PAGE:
Insurance company coverage counsel certainly will do everything in their power to dismiss claims that their clients breached obligations of good faith when those cases are in federal court. Last week’s post, Networking and Sharing Information Can Help Win Cases and Prevent Losses: A Liberty Mutual Example, is followed by another case with a very similar point in Johnson v. Liberty Mut. Ins. Co., No. 10-494, 2010 WL 2560489 (D. N.J. June 24, 2010). The important observation is that it is becoming a lot more difficult to get by motions to dismiss in federal court since civil procedure case law changed, starting in 2007. Bad faith lawsuits are often “sitting ducks” because all the facts and motives giving rise to the bad faith activities are generally not known until after discovery reveals exactly how, what and why the insurance company failed to pay or pay timely.
Here is the Motion to Dismiss Standard noted in Johnson:
In addressing a motion to dismiss a complaint under Rule 12(b) (6), the Court must “accept all factual allegations as true, construe the complaint in the light most favorable to the plaintiff, and determine, whether under any reasonable reading of the complaint, the plaintiff may be entitled to relief.” Phillips v. County of Allegheny, 515 F.3d 224, 233 (3d Cir.2008). At this stage, “a complaint must contain sufficient factual matter, accepted as true, to ‘state a claim to relief that is plausible on its face.’ A claim has facial plausibility when the plaintiff pleads factual content that allows the court to draw the reasonable inference that the defendant is liable for the misconduct alleged.” Ashcroft v. Iqbal…129 S.Ct. 1937, 1949, 173 L.Ed.2d 868 (2009) (quoting Bell Atl. Corp. v. Twombly, 550 U.S. 554, 556 (2007)). “[W]here the well-pleaded facts do not permit the court to infer more than the mere possibility of misconduct, the complaint has alleged-but it has not ‘show[n]’-that the ‘pleader is entitled to relief.’ ” Iqbal, 129 S.Ct. at 1950….
This how the Johnson court analyzed the plaintiff’s pleadings:
The plaintiff asserts that the defendant “negligently failed to act in good faith and otherwise failed to exercise reasonable care in investigating and adjusting” her underinsured motorist claim…She fails, however, to provide sufficient factual support to accompany this assertion. (Id.) The Complaint does not indicate that the defendant has either denied payment without a fairly debatable reason for doing so or unreasonably delayed the processing of a valid claim. Rather, the plaintiff states that her underinsured motorist claim proceeded to arbitration, and acknowledges that it was her choice not to accept the arbitrator’s award. (Id.) Although she contends that there are “facts that would lead to the conclusion that defendants [sic] acted in bad faith,” she fails to set forth those facts in the Complaint, and instead states they must be “gleaned through continuing discovery. (emphasis added)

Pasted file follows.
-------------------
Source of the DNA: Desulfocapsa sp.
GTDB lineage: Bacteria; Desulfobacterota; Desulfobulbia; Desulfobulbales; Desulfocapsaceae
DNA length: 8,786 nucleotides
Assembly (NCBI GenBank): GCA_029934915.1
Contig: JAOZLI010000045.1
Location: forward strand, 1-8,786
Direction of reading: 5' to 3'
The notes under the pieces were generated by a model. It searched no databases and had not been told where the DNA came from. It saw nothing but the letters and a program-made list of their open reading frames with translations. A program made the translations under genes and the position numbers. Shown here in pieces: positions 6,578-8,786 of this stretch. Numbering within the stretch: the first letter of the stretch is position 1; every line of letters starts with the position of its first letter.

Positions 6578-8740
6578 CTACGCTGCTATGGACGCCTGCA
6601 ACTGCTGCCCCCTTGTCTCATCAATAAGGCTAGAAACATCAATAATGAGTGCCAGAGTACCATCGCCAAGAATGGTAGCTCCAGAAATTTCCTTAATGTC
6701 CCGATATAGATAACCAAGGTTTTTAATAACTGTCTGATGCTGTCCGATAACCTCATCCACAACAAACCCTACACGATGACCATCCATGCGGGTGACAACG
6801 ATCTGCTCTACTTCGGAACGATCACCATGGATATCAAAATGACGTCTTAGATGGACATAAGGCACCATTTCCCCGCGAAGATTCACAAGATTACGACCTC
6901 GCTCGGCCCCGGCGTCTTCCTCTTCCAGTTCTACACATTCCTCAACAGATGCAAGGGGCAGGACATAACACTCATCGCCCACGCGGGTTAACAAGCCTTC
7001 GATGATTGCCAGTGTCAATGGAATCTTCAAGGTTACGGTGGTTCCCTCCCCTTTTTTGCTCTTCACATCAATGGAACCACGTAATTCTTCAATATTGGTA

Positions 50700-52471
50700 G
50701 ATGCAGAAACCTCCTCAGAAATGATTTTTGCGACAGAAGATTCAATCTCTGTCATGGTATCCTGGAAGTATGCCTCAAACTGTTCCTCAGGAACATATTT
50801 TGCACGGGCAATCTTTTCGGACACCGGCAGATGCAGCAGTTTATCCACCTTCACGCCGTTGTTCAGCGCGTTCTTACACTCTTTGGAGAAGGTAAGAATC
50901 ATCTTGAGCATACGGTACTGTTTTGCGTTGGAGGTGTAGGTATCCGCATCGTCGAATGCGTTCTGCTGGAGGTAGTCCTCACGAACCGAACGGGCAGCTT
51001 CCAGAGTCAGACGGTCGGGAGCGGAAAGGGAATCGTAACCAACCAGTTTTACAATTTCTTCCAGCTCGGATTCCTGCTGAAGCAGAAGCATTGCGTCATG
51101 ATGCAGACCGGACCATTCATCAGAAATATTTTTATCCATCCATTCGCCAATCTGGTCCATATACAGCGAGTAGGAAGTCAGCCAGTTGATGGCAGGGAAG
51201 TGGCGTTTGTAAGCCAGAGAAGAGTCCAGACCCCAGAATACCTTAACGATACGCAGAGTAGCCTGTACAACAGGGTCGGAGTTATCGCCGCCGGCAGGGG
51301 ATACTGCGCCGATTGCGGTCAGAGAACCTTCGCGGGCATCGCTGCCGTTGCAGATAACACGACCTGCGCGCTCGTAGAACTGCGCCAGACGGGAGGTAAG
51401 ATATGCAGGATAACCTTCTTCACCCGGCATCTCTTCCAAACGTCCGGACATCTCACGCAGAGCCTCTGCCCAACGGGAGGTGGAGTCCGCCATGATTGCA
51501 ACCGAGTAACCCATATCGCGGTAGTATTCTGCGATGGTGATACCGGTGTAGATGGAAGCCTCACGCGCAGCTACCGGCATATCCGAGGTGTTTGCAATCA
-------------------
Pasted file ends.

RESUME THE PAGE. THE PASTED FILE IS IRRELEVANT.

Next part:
Given what I have written so far, I bet you can guess what is coming next in the opinion:
Lacking any factual support, the plaintiff’s claim of bad faith stands alone as a “bare averment” that she “wants relief and is entitled to it.”…Such conclusory statements are not entitled to be accepted as true and are not enough to survive a motion to dismiss. See Iqbal, 129 S.Ct. at 1950 (explaining that the “doors of discovery” are not unlocked for a plaintiff “armed with nothing more than conclusions”). Thus, even when viewed in the light most favorable to the plaintiff, the Complaint has “failed to raise a right to relief above the speculative level” as is necessary to survive a motion to dismiss…Accordingly, the plaintiff’s bad faith claim will be dismissed.
Policyholders are usually not given the true details of the bad faith conduct that give rise to a valid bad faith claim. Can you imagine an insurance company that uses an outcome oriented expert to provide a false or unreasonable basis for denying or delaying a claim explaining to the policyholder that such conduct is what caused the claim outcome? Even the most jaded insurance adjusters know when real bad faith conduct occurs, everybody is trying to hide it. So, since the policyholder merely knows that the claim was not paid fully or promptly, how is the exact factual pleading supposed to be made to meet the standard?
Federal court judges will certainly be getting more insurance controversy removals from state to federal court. Motions to dismiss were usually not filed in federal court because they rarely prevailed. I predict they will be commonplace with insurance controversies involving claims practice violations.